It was one of those impossibly beautiful late fall days -- everything seemed freshly washed. The sky shone a stunning blue, the red and yellow leaves clung tenuously to their branches, dancing and shimmering in the early morning sunlight. Two of my kids and I were walking to school doing our favorite morning cheer.

"What does Mommy need?" I prompt.

"Coffee!!" the kids exclaim.

"What does she need?"

"Coffee, coffee!!"

It was then, perhaps triggered by their angelic voices, that I had one of those fleeting moments of absolute clarity. I had finally gotten it down. As Ladies Home Journal put it, I could "have it all" -- a husband, three little kids and a professional career. I had it mastered. Like a ballet dancer pirouetting -- the paradigm of strength and grace.

Then my son said, "What about the yams?"

"The yams?" Oh… the yams.

The dancer crashed to the ground in an awkward heap.

It had started about a week ago innocuously enough -- a note taped to my son's shirt. They were making baskets of food at his school for the needy and needed our contribution -- eight fresh yams. I am all for helping people who don't have enough to eat, I'm just not quite sure what my son will learn by having his already frazzled mother make yet another trip to the grocery store.

"Clearly, your lack of yams means you don't care about your child."

On my more paranoid days, I am convinced the teachers sit around and maliciously plan what sort of scavenger hunt they are going to send the parents on. As the week progressed, the notes requesting yams got more and more urgent -- the words more persuasive. Reading between the lines, the message was "Clearly, your lack of yams means you don't care about your child."

As the daughter of an ardent feminist, I was taken to feminist consciousness meetings as an infant, and Marlo Thomas' "Free to be you and Me" was the background music of my childhood. "You can be anything you want to be," it sang out, and from the age of five I desperately wanted to be a doctor, but I also wanted to be a wife and mother. I was infinitely blessed to get it all, but that leaves me in my present predicament -- yamless, on my toes, spinning as fast as I possibly can.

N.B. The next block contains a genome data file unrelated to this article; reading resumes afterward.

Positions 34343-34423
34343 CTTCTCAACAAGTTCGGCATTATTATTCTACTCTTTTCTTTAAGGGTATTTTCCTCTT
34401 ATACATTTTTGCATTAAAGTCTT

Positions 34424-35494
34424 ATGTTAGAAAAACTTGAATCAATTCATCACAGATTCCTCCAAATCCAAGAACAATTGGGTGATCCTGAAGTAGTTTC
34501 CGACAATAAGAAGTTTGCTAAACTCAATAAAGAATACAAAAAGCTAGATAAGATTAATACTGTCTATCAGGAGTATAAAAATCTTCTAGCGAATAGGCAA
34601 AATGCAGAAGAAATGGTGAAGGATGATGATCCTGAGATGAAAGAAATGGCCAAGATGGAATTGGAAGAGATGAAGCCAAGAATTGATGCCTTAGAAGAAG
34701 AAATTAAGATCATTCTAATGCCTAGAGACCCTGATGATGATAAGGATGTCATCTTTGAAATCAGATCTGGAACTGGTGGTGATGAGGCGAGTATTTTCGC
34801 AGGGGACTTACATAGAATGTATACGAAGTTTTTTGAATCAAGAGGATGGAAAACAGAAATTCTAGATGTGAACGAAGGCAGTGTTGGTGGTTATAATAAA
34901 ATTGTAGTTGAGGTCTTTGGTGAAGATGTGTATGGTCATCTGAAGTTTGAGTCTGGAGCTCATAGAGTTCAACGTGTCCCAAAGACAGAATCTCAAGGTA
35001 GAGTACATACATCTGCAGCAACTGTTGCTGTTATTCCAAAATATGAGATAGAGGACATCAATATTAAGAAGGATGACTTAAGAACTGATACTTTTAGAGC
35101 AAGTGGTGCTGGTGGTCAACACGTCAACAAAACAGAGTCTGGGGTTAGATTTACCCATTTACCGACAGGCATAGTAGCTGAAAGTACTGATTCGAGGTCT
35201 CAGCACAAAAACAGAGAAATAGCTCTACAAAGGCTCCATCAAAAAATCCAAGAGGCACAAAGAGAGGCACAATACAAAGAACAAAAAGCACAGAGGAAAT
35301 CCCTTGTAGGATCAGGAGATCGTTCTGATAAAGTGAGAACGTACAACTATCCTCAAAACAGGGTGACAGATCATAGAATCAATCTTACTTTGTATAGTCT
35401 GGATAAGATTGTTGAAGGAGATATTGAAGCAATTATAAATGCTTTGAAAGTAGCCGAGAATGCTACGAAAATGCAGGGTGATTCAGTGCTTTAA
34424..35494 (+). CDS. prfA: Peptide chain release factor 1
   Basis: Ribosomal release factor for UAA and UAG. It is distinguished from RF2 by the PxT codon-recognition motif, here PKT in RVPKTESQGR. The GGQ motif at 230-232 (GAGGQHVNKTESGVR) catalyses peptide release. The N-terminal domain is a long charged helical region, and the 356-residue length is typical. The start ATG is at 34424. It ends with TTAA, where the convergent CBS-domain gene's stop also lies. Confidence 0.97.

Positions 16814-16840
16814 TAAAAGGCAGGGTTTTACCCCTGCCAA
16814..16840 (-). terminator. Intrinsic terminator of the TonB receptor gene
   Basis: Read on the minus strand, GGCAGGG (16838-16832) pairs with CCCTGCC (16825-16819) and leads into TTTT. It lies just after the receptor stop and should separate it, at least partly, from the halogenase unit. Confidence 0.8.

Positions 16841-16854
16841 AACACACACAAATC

My script reads like the scrawlings in an insane person's diary -- the inner dialogue going something like this: What was Mrs. Coasts' morning blood sugar? Joey needs to go to the dentist. Do we have milk? Follow up on Mr. Miller's pneumonia. Call the rug cleaner. RSVP for Chanukah party. Buy present for new nephew. Should I start checking Apo A? What are we going to have for dinner?

This duality transcends my thoughts and characterizes my life as well, creating some odd juxtapositions. Like when a patient is greeted by one of my kids coloring in the corner of my office when my housekeeper doesn't show, or when I have to shush a three-year-old while on the phone with a patient discussing his chest pain. The rainbow picture painstakingly drawn by my son is as prominently placed as my medical diplomas in my exam room; both are an inexorable part of who I am.

I wish it were always an easy union. Typically, I am not taken seriously by my colleagues because I refuse to work more than part time; sometimes an emergency at the hospital precludes a Chanukah play, and occasionally I am too crazed to even think about yams.

I have many friends who are mothers with yams. These women know not just their kids' teachers, but ALL the teachers, and are the same ones who are at the Flower Mart at 4:30 a.m. to buy bouquets for a school fundraiser. When they take my kids home from school in an emergency they return them well fed, even having done an art project!

They tend to have beautifully warm and inviting homes, often smelling like freshly baked bread or cookies, and will stay on the phone with me for half an hour when I attempt to make a recipe and lovingly admonish, "No, marsala is not a spice."

Recently, one of my friends, perhaps seeing my tired eyes and realizing we were probably having salad for Shabbat lunch, insisted we join her already full Shabbat table.

Upon tasting the cinnamon scented challah, my four-year-old leaned over and whispered "Ask her where she bought the challah." When told that it was homemade, the shock evident on his face revealed this was definitely a new concept for him. I think he and I both know I could no sooner bake a challah than train an elephant -- and I don't really want to attempt either.

My friends know, however, that if they call one hour before Yom Kippur with an infection, I will prescribe antibiotics and hunt them down after Kol Nidre to make sure the medicine started working; or that should their kids start wheezing at night, I will listen to their lungs to find out if they are congested. And when their husband's lab tests come back, I will spend a half hour on the phone with them analyzing each number, and lovingly admonish, "No, LDL is bad cholesterol."

Like the Ladies Homes Journal says, "I can have it all. I just can't do it all."

So in answer to my son's question on that perfect autumn morning, I am yam-less. And dried apricot-less. And disposable camera-less (and any other random demand-less). But I hope, as I remember his sweet, crooked little smile as he proudly held up the X-ray I was using to teach the heart to his kindergarten class, I can make up for it somehow.

Like the Ladies Homes Journal says, "I can have it all. I just can't do it all." But it is amazingly heartening to know I have friends and family to pick up the slack.

So I remain like the ballet dancer, spinning on her toes. Most of the time I walk around slightly dizzy. Occasionally I fall to the ground with an embarrassing thud. But sometimes, very rarely, for a fleeting moment, I dance -- joyful, graceful and balanced.